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The availability of high-resolution ultrasound imaging and screening programs has made the unborn child a true patient. When fetal mal- formations, genetic diseases, or in utero acquired conditions are sus- pected, patients are referred to tertiary care units with more specialized skills, technical equipment, experience, and multidisciplinary coun- selors to define potential options. In some cases, intervention before birth may be desirable, which often does not require direct access to the fetus—for example, transplacental administration of pharmaco- logic agents for cardiac arrhythmias or antibiotics in case of fetal infection. Other conditions can be treated only by invasive access to fetus. In utero transfusion of a hydropic fetus to treat the anemia of Rh isoimmunization, first described in 1961, was probably the first successful invasive therapeutic procedure. Today, blood transfusion through the umbilical cord, intrahepatic vein, or (exceptionally) directly into the fetal heart is widely offered, with good fetal and long-term outcome when procedures are done by experienced operators. Some conditions are amenable to surgical correction, and in the majority of cases this is best done after birth. Occasionally, prenatal surgery is required to save the life of the fetus, or to prevent permanent organ damage. This can be achieved by correcting the malformation, by arresting the progression of the disease, or by treating some of the immediately life-threatening effects of the condition, delaying more definitive repair until after birth. Because of the potential complica- tions, risks and benefits of the intervention must be weighed against each other. Table 24-1 summarizes the indications and rationale for in utero surgery on the fetus, placenta, cord, or membranes. A consensus, endorsed by the International Fetal Medicine and Surgery Society (IFMSS), has been reached on the criteria and indica- tions for fetal surgery (Table 24-2). 1 In the 1980s to 1990s, only a few conditions met these criteria, and surgical intervention required maternal laparotomy, partial exteriorization of the fetus through a stapled hysterotomy. These “open” procedures were initially associated with high fetal-maternal morbidity, raising the question for some of the value of claimed benefits. The growing availability of videoendoscopic surgery in the 1990s, combined with earlier experience with fetoscopy, paved the way for the concept of endoscopic fetal surgery. The rationale was that mini- mally invasive access to the amniotic cavity would reduce the fre- quency of preterm labor and diminish maternal morbidity. Investigators at the Centre for Surgical Technologies (CST) in Leuven, Belgium, have helped advance the application of these techniques by first estab- lishing an ovine model for endoscopic fetal surgery. 2 That experience laid the basis for the first successful umbilical cord ligation in Europe, 3 almost simultaneously with, but independently from, a successful pro- cedure done by Quintero a few months earlier. The Leuven group subsequently set up the Eurofoetus consortium supported by the European Commission (E.C.), acting as liaison between selected European fetal medicine units and an endoscopic instrument maker to design new endoscopes and instruments to improve management of specific conditions. 4,5 The later execution of a successful randomized trial on laser coagulation of twin-twin transfusion syndrome (TTTS) prompted in Europe wide clinical acceptance of fetoscopy. Progress in the practice of fetal surgery has been slowed by the paucity of randomized trials, by patient and practitioner reluctance, by availability of local operator expertise, and even by the lack of regu- latory approval of novel surgical instrumentation. For example, open fetal surgery can now be performed with significantly improved out- comes and fewer side effects compared with a decade ago. Despite that, such procedures are rarely done in Europe, with the exception of operations on placental support. 6 In the United States, slow regulatory acceptance of new fetoscopic instruments has contributed to the con- troversy regarding the place of fetoscopic treatment of TTTS, 7,8 together with a historically stronger preference for open procedures, including even for nonethical conditions. Indeed, in utero repair of myelome- ningocele (MMC) is currently being performed in the MOMS trial (see Outcome of Antenatal Neural Tube Defect Repair, later), sponsored by the National Institutes of Health, which tests the hypothesis that antenatal repair will reduce morbidity in survivors compared with postnatal repair. Should the results of the MOMS trial be positive, undoubtedly European centers will have to reconsider the issue of open surgery, just as increasing experience and more encouraging long-term results of fetoscopic procedures from Europe have spurred the spread of minimally invasive procedures throughout the United States. Open Fetal Surgery Open fetal surgery is a complex enterprise that should be undertaken only in centers staffed with skilled personnel. Because of the high inci- dence of preterm labor, prophylactic tocolysis is essential, using for instance indomethacin or nifedipine. Large-bore venous access is established, but fluid administration is conservative and meticulously managed to reduce the risk for pulmonary edema that frequently occurs with certain tocolytics. Open surgical procedures are typically per- formed using general endotracheal anesthesia, taking advantage of the myorelaxant and uterine contraction suppression qualities of haloge- nated anesthetic gases. The uterus is exposed by a large laparotomy and opened with specially designed, resorbable lactomer surgical staples Chapter 24 Invasive Fetal Therapy Jan A. Deprest, MD, PhD, Eduardo Gratacos, MD, PhD, and Liesbeth Lewi, MD, PhD

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  • 1.Chapter 24Invasive Fetal TherapyJan A. Deprest, MD, PhD, Eduardo Gratacos, MD, PhD, and Liesbeth Lewi, MD, PhDThe availability of high-resolution ultrasound imaging and screening cedure done by Quintero a few months earlier. The Leuven groupprograms has made the unborn child a true patient. When fetal mal- subsequently set up the Eurofoetus consortium supported by theformations, genetic diseases, or in utero acquired conditions are sus- European Commission (E.C.), acting as liaison between selectedpected, patients are referred to tertiary care units with more specialized European fetal medicine units and an endoscopic instrument makerskills, technical equipment, experience, and multidisciplinary coun- to design new endoscopes and instruments to improve managementselors to dene potential options. In some cases, intervention beforeof specic conditions.4,5 The later execution of a successful randomizedbirth may be desirable, which often does not require direct access totrial on laser coagulation of twin-twin transfusion syndrome (TTTS)the fetusfor example, transplacental administration of pharmaco-prompted in Europe wide clinical acceptance of fetoscopy.logic agents for cardiac arrhythmias or antibiotics in case of fetal Progress in the practice of fetal surgery has been slowed by theinfection. Other conditions can be treated only by invasive access topaucity of randomized trials, by patient and practitioner reluctance,fetus. In utero transfusion of a hydropic fetus to treat the anemia of by availability of local operator expertise, and even by the lack of regu-Rh isoimmunization, rst described in 1961, was probably the rstlatory approval of novel surgical instrumentation. For example, opensuccessful invasive therapeutic procedure. Today, blood transfusionfetal surgery can now be performed with signicantly improved out-through the umbilical cord, intrahepatic vein, or (exceptionally)comes and fewer side effects compared with a decade ago. Despite that,directly into the fetal heart is widely offered, with good fetal and such procedures are rarely done in Europe, with the exception oflong-term outcome when procedures are done by experiencedoperations on placental support.6 In the United States, slow regulatoryoperators. acceptance of new fetoscopic instruments has contributed to the con-Some conditions are amenable to surgical correction, and in thetroversy regarding the place of fetoscopic treatment of TTTS,7,8 togethermajority of cases this is best done after birth. Occasionally, prenatalwith a historically stronger preference for open procedures, includingsurgery is required to save the life of the fetus, or to prevent permanent even for nonethical conditions. Indeed, in utero repair of myelome-organ damage. This can be achieved by correcting the malformation, ningocele (MMC) is currently being performed in the MOMS trial (seeby arresting the progression of the disease, or by treating some of theOutcome of Antenatal Neural Tube Defect Repair, later), sponsoredimmediately life-threatening effects of the condition, delaying more by the National Institutes of Health, which tests the hypothesis thatdenitive repair until after birth. Because of the potential complica- antenatal repair will reduce morbidity in survivors compared withtions, risks and benets of the intervention must be weighed against postnatal repair. Should the results of the MOMS trial be positive,each other. Table 24-1 summarizes the indications and rationale forundoubtedly European centers will have to reconsider the issue ofin utero surgery on the fetus, placenta, cord, or membranes. open surgery, just as increasing experience and more encouragingA consensus, endorsed by the International Fetal Medicine andlong-term results of fetoscopic procedures from Europe have spurredSurgery Society (IFMSS), has been reached on the criteria and indica-the spread of minimally invasive procedures throughout the Unitedtions for fetal surgery (Table 24-2).1 In the 1980s to 1990s, only a few States.conditions met these criteria, and surgical intervention requiredmaternal laparotomy, partial exteriorization of the fetus through astapled hysterotomy. These open procedures were initially associatedwith high fetal-maternal morbidity, raising the question for some of Open Fetal Surgerythe value of claimed benets.Open fetal surgery is a complex enterprise that should be undertakenThe growing availability of videoendoscopic surgery in the 1990s,only in centers staffed with skilled personnel. Because of the high inci-combined with earlier experience with fetoscopy, paved the way for dence of preterm labor, prophylactic tocolysis is essential, using forthe concept of endoscopic fetal surgery. The rationale was that mini-instance indomethacin or nifedipine. Large-bore venous access ismally invasive access to the amniotic cavity would reduce the fre- established, but uid administration is conservative and meticulouslyquency of preterm labor and diminish maternal morbidity. Investigators managed to reduce the risk for pulmonary edema that frequently occursat the Centre for Surgical Technologies (CST) in Leuven, Belgium,with certain tocolytics. Open surgical procedures are typically per-have helped advance the application of these techniques by rst estab- formed using general endotracheal anesthesia, taking advantage of thelishing an ovine model for endoscopic fetal surgery.2 That experiencemyorelaxant and uterine contraction suppression qualities of haloge-laid the basis for the rst successful umbilical cord ligation in Europe,3 nated anesthetic gases. The uterus is exposed by a large laparotomy andalmost simultaneously with, but independently from, a successful pro-opened with specially designed, resorbable lactomer surgical staples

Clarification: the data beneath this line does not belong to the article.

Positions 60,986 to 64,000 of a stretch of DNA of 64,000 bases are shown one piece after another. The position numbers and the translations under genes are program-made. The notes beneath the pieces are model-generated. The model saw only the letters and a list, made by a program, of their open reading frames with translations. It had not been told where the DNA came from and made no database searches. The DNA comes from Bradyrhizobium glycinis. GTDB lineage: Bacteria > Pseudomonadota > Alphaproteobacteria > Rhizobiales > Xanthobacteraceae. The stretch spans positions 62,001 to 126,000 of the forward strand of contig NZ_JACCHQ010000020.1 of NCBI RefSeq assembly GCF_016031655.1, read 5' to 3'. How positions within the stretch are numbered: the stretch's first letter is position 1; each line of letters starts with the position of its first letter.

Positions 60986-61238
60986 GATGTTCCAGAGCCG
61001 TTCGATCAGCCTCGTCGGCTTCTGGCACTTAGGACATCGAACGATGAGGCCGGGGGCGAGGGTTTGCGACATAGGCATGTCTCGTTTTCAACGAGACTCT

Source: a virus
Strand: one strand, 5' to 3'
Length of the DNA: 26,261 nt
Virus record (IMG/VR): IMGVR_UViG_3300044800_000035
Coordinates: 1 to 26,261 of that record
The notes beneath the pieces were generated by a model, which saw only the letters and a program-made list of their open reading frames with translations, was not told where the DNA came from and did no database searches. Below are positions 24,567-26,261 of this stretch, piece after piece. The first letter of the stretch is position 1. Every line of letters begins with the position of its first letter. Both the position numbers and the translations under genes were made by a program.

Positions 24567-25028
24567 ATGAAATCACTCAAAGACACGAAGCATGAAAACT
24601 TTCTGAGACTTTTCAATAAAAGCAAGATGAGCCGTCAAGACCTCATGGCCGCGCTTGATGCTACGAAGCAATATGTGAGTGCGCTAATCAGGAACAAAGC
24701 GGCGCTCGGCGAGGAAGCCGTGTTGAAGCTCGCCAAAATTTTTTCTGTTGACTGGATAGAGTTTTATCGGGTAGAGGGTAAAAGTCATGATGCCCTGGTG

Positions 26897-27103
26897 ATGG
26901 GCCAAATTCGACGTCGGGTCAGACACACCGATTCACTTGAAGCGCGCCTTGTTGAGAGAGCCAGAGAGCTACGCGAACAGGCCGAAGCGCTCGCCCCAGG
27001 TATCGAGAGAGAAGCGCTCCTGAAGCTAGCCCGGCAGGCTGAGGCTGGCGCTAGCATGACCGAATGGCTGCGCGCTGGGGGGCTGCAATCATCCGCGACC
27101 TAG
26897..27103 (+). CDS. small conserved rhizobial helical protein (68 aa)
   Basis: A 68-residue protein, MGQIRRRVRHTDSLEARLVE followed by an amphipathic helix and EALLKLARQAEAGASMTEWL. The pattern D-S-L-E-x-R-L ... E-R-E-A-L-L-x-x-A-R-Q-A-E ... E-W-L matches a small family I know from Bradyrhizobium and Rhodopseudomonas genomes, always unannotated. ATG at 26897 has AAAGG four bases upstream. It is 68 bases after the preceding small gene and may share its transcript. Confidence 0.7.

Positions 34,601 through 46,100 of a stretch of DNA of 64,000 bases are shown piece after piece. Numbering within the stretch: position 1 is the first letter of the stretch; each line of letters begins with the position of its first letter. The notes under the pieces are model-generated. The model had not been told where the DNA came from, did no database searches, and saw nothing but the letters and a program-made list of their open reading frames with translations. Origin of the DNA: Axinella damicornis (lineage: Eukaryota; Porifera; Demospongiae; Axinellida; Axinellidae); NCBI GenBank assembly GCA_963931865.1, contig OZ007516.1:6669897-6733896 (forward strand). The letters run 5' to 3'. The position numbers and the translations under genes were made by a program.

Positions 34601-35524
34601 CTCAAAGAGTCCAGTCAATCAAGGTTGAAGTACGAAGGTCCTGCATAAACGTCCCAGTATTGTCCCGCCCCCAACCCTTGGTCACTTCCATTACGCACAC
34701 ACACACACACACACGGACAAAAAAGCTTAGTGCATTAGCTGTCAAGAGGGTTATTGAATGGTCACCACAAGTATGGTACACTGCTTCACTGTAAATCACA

2. 434CHAPTER 24 Invasive Fetal TherapyTABLE 24-1INDICATIONS AND RATIONALE FOR IN UTERO SURGERY ON THE FETUS, PLACENTA,CORD, OR MEMBRANES Pathophysiology Rationale for In Utero InterventionSurgery on the Fetus1. Congenital diaphragmatic hernia Pulmonary hypoplasia and anatomic substrate Reverse pulmonary hypoplasia and reduce degree of for pulmonary hypertensionpulmonary hypertension; repair of actual defect delayed until after birth2. Lower urinary tract obstruction Progressive renal damage by obstructive Prevention of renal failure and pulmonary hypoplasia uropathyby anatomic correction or urinary deviation Pulmonary hypoplasia by oligohydramnios3. Sacrococcygeal teratoma High-output cardiac failure by arteriovenousReduction of functional impact of the tumor by its shunting and/or bleedingablation or (part of) its vasculature Direct anatomic effects of the tumoral mass Reduction of anatomic effects by draining cysts or bladder Polyhydramnios-related preterm laborAmnioreduction preventing obstetric complications4. Thoracic space-occupying lesionsPulmonary hypoplasia (space-occupying mass) Creating space for lung development Hydrops by impaired venous return Reverse process of cardiac failure (mediastinal compression)5. Neural tube defects Damage to exposed neural tube Prevention of exposure of the spinal cord to amniotic Chronic cerebrospinal uid leak, leading to uid; restoration of CSF pressure, correcting Arnold-Chiari malformation andArnold-Chiari malformation hydrocephalus6. Cardiac malformations Critical lesions causing irreversible hypoplasiaReverse process by anatomic correction of restrictive or damage to developing heart pathologySurgery on the Placenta, Cord, or Membranes7. Chorioangioma High-output cardiac failure by arteriovenousReverse process of cardiac failure and hydrops shuntingfetoplacentalis by ablation or reduction of ow Effects of polyhydramnios8. Amniotic bandsProgressive constrictions causing irreversiblePrevention of amniotic band syndrome leading toneurologic or vascular damagedeformities and function loss9. Abnormal monochorionicIntertwin transfusion leads toArrest intertwin transfusion, prevent or reverse twinning: twin-to-twinoligopolyhydramnios sequence, cardiac failure and/or neurologic damage, including transfusion hemodynamic changes; preterm labor andat the time of in utero death rupture of the membranes; in utero damage Prolongation of gestation to brain, heart, or other organs In utero fetal death may cause damage to co-twin Fetus acardiacus and discordant Cardiac failure of pump twin andSelective feticide: to arrest parasitic relationship, to anomalies consequences of polyhydramniosprevent consequences of in utero fetal death Serious anomaly raises question for To avoid termination of the entire pregnancy termination of pregnancy or selective feticideHistorically, in utero treatment of hydrocephalus was attempted but abandoned. In the late 1990s, indications 5 and 6 were added; 7 to 9 were typicalresults of the introduction of obstetric endoscopy in fetal surgery programs.TABLE 24-2CRITERIA FOR FETAL SURGERY (Premium Poly CS 57, US Surgical, Norwalk, CT) to prevent intraopera- tive maternal hemorrhage. Location of the uterine incision largely1. Accurate diagnosis and staging is possible, with exclusion of depends on placental position, as determined by sterile ultrasound. associated anomaliesThe fetus is partially exposed, and sometimes exteriorized, and2. Natural history of the disease is documented, and prognosis monitored while the procedure is performed, using ultrasound, pulse- established. oximetry, or direct fetal electrocardiography.9 Additional analgesics,3. Currently no effective postnatal therapy.4. In utero surgery proven feasible in animal models, reversingatropine, and pancuronium or vecuronium are given to the fetus to deleterious effects of the condition. suppress the fetal stress response, bradycardia, as well as to immobilize5. Interventions performed in specialized multidisciplinary fetalit. The fetus is kept warm through the use of intrauterine infusion of treatment centers with strict protocols and approval of the Ringers lactate at body temperature, and intrauterine volume and local ethics committee, and with informed consent of thepressure are maintained as close as possible to physiologic levels. After mother or parents.completion of the fetal portion of the procedure, the uterus is closed in two layers with resorbable sutures, amniotic uid volume is restored,Adapted from Harrison MR, Adzick NS: The fetus as a patient: Surgicalconsiderations. Ann Surg 213:279-291; discussion, 277-278, 1991. and intra-amniotic antibiotics are administered. The hysterotomy is covered with an omental ap. Postoperatively, the patient is managed 3. CHAPTER 24 Invasive Fetal Therapy 435in intensive care while receiving aggressive tocolysis with magnesiumber-endoscopes rather than conventional rod lens scopes, and as thesulfate and, when required, additional agents. number of pixels has increased, image quality has improved markedly.Complications of open fetal surgery include preterm contractions,Working length must be sufcient to reach all regions of the intrauter-maternal morbidity from tocolysis, rupture of membranes, and fetal ine space. Amniotic access is facilitated by thin-walled, semiexibledistress. Postoperative uterine contractions are the Achilles heel of disposable, or larger-diameter reusable metal cannulas, so that instru-open fetal surgery, but new tocolytic regimes have improved tocolyticment changes are possible. Once inside the amniotic cavity, the obtura-efcacy while limiting maternal side effects. Amniotic uid leakagetor is replaced by the fetoscope. Technical handbooks provide detailsthrough the hysterotomy site (or, more commonly, vaginally because of use of these instruments and a discussion of distention media.3,4of membrane rupture) can occur. With signicant postoperative oligo- Instrument insertion is facilitated with local or locoregional anesthesia,hydramnios, delivery may be necessary because of fetal distress. Inwhich is injected along the anticipated track of the cannula down torecent case series on myelomeningocele repair, patients left the hospitalthe myometrium.within a few days, a much shorter interval than previously.10,11 DeliveryDespite the minimally invasive nature of fetoscopy, it continues toby cesarean section is mandatory to prevent uterine rupture. be associated with iatrogenic preterm premature rupture of mem- branes (pPROM) (Table 24-3). Initiatives that have been evaluated to treat or prevent this condition12 include attempts to repair defects withThe EXIT Procedure various tissue sealants applied either intracervically or intra-amnioti-The EXIT (ex utero intrapartum treatment) procedure is increasinglycally. These efforts have met with limited success, because fetal mem-used for selected fetal conditions and is an example of open fetal branes have limited ability to heal.13 The use of amniopatch as asurgeryin this instance, to establish functional and reliable fetal treatment modality for symptomatic iatrogenic pPROM was rstairway control while keeping the fetus attached to the uteroplacentaldescribed by Quintero in 1996,14 and since then a number of case seriescirculation by delivering only a portion of the fetus through a hyster-have been published15 for iatrogenic membrane rupture after amnio-otomy incision. EXIT is done under maximal uterine relaxation, so thecentesis, fetoscopy, or chorionic villus sampling.16 Chorionic mem-maternal risks of this procedure are mainly hemorrhagic. Because ofbrane separation, without obvious amniorrhexis, is anotherthe complex interactions necessary between the anesthesia, obstetric,complication that may be treated with amniopatch.17and pediatric personnel, EXIT procedures require signicant advancepreparation and preassignment of the roles for the many physiciansand nurses involved. The indications for EXIT include congenital Fetal Pain Relief during Proceduresairway obstruction from laryngeal atresia, large head and neck tumors, Pain is a subjective experience occurring in response to impendingand malformations of the face and jaw. For more information on EXIT, or actual tissue damage. The subjective experience of pain requiresplease refer to the Online Edition of this chapter.nociception and an emotional reaction. Nociception requires an intact sensory system, whereas an emotional reaction requires some form of consciousness. It is difcult to know the extent to which the fetus experiences pain. However, several indirect methods haveFetoscopysuggested that the fetus at least can feel pain. Anand and colleagues and Fisk and coworkers demonstrated that premature infants andInstrumentationfetuses display several stress responses during invasive procedures.18-20Fetoscopic procedures are minimally invasive interventions that can be These data indicate that the mid-gestational fetus responds to noxiousconsidered a cross between ultrasound-guided and formal surgical stimuli by mounting a distinct stress response as evidenced by an out-procedures. Fetoscopy must be organized so that the surgical team canpouring of catecholamines and other stress hormones as well as hemo-see simultaneously both the ultrasound and the fetoscopic image. dynamic changes. Consequently, management of fetal pain andSpecically designed fetoscopes typically have deported eyepieces to associated stress response in utero during invasive fetal interventionsreduce weight and facilitate precise movements. Nearly all are exible is important.20TABLE 24-3RISK FOR PRETERM PREMATURE RUPTURE OF MEMBRANES (pPROM) AFTERFETOSCOPIC PROCEDURESRisk for pPROM Procedure(At Assessment) Diameter Instrument Reference Amniocentesis1%-1.7%22 ga (0.7 mm) Tabor et al, 1986; Eddlemanet al, 2006 Amniodrainage1% per tap 18 ga (1.2 mm) Umur et al, 2001Mari et al, 2000 Cordocentesis3.7% (